Anyone who wanted to get one of 60 public spectator tickets to see the first day of oral arguments about the health care law before the Supreme Court had to be in line by Sunday. Determined Court-watchers were ready early.
Number four in line in front of the Supreme Court Sunday evening was Kathie McClure, an attorney from Atlanta, Georgia. When she saw a line was already forming on Friday to get inside to hear arguments about the health reform law, she raced out to Alexandria to pick up a suitcase with provisions and a bright blue folding chair with a foam roof over it to protect against the rain. Thanks to local friends, McClure has since acquired a sleeping bag, a tarp and a scarf and gloves to help her cope with the elements as she awaits oral arguments on a case that means so much to her personally.
(PICTURES: Crowds Gather Outside the Supreme Court)
McClure’s children were both diagnosed with lifelong diseases at the age of 14, her 29-year-old son with type-one diabetes, and her 27-year-old daughter with epilepsy. Though both are now insured through their employers, McClure said the dread she felt as they each left the nest with expensive conditions that could make them uninsurable turned her into an advocate for health care reform. Since, she has founded a non-profit organization, VoteHealthcare.org, and toured the country in a purple bus, working with grassroots organizations to educate the public about reform and, since 2010, the benefits of the Affordable Care Act. “There’s a big gap in the public’s knowledge of the law. … (The Obama administration) should be prouder of the law and its benefits for people,” she says.
McClure, who slept in a sleeping bag on the sidewalk on Saturday night, is frustrated with the court’s decision not to broadcast the hearings on television, forcing those interested in witnessing the arguments for themselves to join her on the concrete, or hire someone to do it for them.
About 50 people were in line late on Sunday, taking care not to appear like they are camping – that’s against the rules. Among them are passionate partisans, tourists and professional line-sitters, lined up like so many blanket-covered dominoes in their folding chairs and on cots. But through the rainy and sometimes cold weekend, they hold one another’s places in line, relying on local friends to bring supplies and the loan facilities in the United Methodists Building just across the street.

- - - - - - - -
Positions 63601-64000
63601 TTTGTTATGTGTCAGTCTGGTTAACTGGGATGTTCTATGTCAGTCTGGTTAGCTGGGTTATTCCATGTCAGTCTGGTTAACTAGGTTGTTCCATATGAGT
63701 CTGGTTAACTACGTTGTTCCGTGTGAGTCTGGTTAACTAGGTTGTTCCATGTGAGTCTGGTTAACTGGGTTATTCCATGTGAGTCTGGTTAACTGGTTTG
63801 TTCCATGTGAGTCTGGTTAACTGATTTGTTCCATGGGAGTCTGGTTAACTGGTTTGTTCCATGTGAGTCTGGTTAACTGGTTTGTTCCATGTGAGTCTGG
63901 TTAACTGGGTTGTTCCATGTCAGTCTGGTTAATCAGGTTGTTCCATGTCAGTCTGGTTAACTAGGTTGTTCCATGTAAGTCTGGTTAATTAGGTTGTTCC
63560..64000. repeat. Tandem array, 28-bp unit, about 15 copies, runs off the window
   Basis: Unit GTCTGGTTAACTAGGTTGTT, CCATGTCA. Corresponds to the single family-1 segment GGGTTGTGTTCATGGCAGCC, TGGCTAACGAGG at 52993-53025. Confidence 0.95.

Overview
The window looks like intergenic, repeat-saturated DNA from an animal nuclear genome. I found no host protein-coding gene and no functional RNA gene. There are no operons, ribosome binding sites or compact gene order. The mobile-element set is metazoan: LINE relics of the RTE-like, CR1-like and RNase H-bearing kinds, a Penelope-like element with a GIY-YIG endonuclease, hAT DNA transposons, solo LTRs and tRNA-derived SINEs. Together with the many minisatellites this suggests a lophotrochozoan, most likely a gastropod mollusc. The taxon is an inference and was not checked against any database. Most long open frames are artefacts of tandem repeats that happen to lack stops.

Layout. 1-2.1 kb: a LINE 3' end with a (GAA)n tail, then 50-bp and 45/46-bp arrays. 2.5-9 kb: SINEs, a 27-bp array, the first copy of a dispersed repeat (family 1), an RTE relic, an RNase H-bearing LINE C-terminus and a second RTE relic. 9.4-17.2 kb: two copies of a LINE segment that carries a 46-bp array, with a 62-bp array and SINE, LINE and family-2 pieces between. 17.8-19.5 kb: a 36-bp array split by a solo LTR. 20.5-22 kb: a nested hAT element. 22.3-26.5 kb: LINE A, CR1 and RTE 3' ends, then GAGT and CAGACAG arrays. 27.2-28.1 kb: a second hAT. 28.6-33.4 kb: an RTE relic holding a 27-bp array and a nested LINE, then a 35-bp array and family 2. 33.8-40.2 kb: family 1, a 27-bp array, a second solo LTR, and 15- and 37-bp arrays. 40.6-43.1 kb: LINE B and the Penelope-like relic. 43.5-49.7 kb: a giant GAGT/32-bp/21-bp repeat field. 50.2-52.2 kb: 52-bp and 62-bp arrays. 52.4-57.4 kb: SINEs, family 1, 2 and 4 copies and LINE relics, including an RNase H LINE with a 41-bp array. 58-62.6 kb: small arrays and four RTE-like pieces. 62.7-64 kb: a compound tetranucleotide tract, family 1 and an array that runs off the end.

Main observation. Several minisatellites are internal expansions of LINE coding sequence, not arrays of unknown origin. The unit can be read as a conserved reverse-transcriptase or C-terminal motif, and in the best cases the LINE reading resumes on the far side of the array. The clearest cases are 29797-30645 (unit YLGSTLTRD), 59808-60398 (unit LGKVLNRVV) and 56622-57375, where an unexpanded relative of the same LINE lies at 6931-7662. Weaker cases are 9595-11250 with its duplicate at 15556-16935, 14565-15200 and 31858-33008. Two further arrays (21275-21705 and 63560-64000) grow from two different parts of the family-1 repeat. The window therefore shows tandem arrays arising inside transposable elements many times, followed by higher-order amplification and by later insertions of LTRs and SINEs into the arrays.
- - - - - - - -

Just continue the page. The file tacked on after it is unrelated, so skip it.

Armed with bottles of water, blankets and tarps, those at the front of line arrived on Friday morning, while the majority staked their claim sometime on Sunday afternoon, many after seeing the line -- which had already spread down First Street and turned down East Capitol by early Sunday evening. On the opposite side of the court, a group of 30 twenty-somethings sit in a circle with a guitar and a set of bongos singing songs about Jesus, and plan to stay there for the next 72 hours -- though they aren’t taking a stand on the law.
One couple, tourists from Orlando, purchased tickets to visit the District months ago -- long before the Court set their docket for the year -- hoping to bring their 18-year-old son, a future law student, to see the nation’s highest court in action, having no idea that that would mean camping out on the sidewalk overnight, wrapped in a pink-and-orange blanket.
The line-sitters, including working poor and the homeless, make up more than two-thirds of the line. Some are professionals, but all have been asked by their employers not to talk to reporters, and never to admit to being paid to sit. Rumor has it they’re being paid between $5 and $13 per hour to endure the elements and leg cramps.
Capitol Police have told them that as many as 60 of them could get into the Court at 9 a.m., but that will depend on how many VIPs and members of the Supreme Court Bar take their own seats. McClure could have joined the Bar herself, but said she wasn’t interested in dropping $200. “I think that’s inconsistent with our democracy when only the elites get in,” she says.
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